For 18 years without fail, veteran Chang Lao-wang (張老旺) has hosted the raising of the national flag on Double Ten National Day at the Liming Park on Tongqing Road in Taoyuan County’s Jhongli City (中壢), in an effort to promote love and respect for the national flag.
According to Chang, who is now 72 years old, his father had been a member of the Republic of China (ROC) Army that was stranded in northern Thailand, and had come to Taiwan in 1953.
The force, commonly known as the Abandoned Yunnan-Burmese Army (滇緬孤軍), had been forced south after Yunnan Province declared support for the Chinese Communist Party (CCP) in the final years of the Chinese Civil War from 1947 to 1949.
Photo: Lo Cheng-ming, Taipei Times
As a guerrilla army fighting against the People’s Liberation Army, the forces operated within the territory of the newly independent Burma. However, after Burma raised the issue of ROC forces within its borders at the UN, then-president Chiang Kai-shek (蔣介石) was forced to order their evacuation.
Those who stayed — whether by choice or on secret orders from Chiang to stay and act as a base for future anti-communist endeavors by the ROC government — relocated to northern Thailand, where, after helping the Thai government suppress a communist threat they were granted residence rights by the Thai king.
Chang said that following his father’s death 18 years ago, he had been arranging his affairs when he came across the ROC national flag that his mother had woven to raise the morale of the forces, who were engaged in combat in Burma and Yunnan Province.
“The area was really devoid of resources, and I remember the flag was made by Mother just sewing up different pieces of blue, red and white cloth,” Chang said, adding that the forces were finally evacuated by the ROC government in 1953.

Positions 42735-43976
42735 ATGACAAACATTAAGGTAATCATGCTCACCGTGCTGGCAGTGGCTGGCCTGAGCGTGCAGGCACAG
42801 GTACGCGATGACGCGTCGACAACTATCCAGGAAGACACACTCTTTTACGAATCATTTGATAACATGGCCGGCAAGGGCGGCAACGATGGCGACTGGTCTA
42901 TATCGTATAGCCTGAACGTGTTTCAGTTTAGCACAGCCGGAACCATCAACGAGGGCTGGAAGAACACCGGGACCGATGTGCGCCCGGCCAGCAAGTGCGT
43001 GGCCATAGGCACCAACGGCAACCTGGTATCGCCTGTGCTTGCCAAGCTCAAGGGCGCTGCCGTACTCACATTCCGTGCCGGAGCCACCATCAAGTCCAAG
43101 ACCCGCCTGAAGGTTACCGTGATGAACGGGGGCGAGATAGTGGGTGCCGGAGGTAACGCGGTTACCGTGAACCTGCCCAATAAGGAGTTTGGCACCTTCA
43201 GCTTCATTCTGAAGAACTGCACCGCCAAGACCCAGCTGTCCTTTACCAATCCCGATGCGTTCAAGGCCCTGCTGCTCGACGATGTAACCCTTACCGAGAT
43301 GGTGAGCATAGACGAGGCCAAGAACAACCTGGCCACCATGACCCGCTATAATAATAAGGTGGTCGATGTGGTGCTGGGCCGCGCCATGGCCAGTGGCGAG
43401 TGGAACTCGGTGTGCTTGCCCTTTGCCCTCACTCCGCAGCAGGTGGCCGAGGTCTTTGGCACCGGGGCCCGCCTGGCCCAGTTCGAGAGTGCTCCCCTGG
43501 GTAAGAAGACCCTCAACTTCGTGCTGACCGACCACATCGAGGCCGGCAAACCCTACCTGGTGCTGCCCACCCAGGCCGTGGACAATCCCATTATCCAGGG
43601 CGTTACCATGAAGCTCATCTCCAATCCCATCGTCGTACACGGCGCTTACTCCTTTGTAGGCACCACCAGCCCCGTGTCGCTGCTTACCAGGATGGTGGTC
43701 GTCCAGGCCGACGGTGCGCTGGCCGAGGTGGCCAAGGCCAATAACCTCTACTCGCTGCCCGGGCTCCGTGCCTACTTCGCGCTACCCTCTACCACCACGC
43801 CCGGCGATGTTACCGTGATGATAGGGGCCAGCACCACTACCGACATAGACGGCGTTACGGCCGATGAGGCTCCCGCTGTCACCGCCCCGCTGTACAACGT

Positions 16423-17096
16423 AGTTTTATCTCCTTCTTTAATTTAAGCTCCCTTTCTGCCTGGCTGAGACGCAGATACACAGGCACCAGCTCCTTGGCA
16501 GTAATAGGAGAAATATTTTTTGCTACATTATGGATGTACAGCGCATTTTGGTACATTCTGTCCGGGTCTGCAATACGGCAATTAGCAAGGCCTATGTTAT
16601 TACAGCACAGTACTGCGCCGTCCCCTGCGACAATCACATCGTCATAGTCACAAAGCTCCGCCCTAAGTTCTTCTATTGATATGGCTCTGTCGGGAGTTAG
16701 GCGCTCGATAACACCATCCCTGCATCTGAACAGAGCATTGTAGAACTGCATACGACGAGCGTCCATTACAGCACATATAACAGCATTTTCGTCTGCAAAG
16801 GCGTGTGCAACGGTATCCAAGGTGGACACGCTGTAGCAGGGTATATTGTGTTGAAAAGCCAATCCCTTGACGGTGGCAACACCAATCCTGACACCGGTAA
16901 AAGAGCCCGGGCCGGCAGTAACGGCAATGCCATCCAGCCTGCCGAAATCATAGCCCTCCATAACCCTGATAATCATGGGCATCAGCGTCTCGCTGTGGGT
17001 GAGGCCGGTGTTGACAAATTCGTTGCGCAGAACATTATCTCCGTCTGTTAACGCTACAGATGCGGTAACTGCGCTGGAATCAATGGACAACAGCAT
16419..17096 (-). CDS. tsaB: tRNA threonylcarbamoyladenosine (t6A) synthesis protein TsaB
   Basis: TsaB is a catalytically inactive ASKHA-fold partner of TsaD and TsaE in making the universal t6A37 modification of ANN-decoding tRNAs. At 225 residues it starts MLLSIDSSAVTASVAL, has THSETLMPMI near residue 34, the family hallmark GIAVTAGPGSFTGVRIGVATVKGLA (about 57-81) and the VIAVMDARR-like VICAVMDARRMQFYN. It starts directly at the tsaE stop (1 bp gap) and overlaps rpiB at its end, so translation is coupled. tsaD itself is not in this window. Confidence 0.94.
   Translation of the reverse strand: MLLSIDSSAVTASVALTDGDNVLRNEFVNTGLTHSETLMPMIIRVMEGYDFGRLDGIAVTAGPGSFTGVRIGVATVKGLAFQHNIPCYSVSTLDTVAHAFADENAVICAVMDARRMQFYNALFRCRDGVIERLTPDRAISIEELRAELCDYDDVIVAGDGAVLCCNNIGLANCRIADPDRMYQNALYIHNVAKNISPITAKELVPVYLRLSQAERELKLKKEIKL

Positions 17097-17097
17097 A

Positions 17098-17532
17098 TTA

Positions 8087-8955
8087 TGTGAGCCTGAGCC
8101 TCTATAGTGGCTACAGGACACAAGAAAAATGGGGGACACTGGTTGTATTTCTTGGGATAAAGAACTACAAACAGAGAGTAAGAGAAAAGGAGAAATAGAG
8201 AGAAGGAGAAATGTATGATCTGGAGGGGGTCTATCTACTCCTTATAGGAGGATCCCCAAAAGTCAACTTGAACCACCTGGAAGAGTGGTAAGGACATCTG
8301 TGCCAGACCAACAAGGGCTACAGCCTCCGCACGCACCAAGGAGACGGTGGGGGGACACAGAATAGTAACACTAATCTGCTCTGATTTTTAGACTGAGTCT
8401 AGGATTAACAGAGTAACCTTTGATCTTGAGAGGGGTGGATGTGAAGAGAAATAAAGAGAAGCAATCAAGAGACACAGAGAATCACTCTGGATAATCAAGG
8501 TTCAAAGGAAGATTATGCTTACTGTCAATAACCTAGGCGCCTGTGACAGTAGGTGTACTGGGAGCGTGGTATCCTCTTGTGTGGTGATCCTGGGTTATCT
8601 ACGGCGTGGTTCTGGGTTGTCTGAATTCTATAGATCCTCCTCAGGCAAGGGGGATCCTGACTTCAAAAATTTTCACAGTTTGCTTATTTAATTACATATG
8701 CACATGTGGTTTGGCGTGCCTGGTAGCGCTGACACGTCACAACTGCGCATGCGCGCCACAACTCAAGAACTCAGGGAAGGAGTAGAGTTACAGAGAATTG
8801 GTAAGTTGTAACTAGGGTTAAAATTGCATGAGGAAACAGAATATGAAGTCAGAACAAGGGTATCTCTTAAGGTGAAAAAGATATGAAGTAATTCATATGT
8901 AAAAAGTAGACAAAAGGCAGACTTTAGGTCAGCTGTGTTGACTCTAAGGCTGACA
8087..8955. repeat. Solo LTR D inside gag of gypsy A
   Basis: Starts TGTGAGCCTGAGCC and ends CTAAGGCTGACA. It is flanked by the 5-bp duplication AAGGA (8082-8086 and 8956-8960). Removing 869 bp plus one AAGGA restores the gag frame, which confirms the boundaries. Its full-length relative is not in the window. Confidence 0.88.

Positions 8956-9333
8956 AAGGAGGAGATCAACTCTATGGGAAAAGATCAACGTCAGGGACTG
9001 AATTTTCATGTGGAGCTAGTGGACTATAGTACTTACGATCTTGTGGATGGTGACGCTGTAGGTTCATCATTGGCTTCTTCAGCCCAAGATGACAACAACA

“There was still some dried blood on the flag, which reminded me of how precious it was to the stranded ROC Army soldiers,” Chang said, adding that he has hosted the flag-raising ceremony ever since.
Chang does not just raise one flag — he decorates the park and the nearby road with flags.
According to Chang, the ceremony’s biggest expenditure is the cost of buying the flags.
Although Chang’s bulk orders have lowered the price, the smaller flags still cost NT$12 per flag, while the larger flags cost NT$250. In total, the 20,000 flags used in the ceremony cost NT$300,000, Chang said, adding that to save on expenses he built the stage used in the ceremony himself.
Chang added that putting up the flags is very time consuming, and that with his small restaurant business, he only had four to five hours to hang up the flags on the road to the park.
However, Chang plans to hang the flags along the road all the way from his restaurant to the park — a distance of 2km — so that those who wish to attend the ceremony simply have to “follow the flags,” Chang said.
Chang said the amount of wire needed to hang up 20,000 flags was quite astonishing and he had to hire three strong men just to carry the materials.
The flag-raising ceremony is set to commence at 9am on Double Ten National Day tomorrow and it is estimated that 2,000 people could join, Chang said, adding that it was a huge increase from the 150 people who attended when he first held the ceremony.
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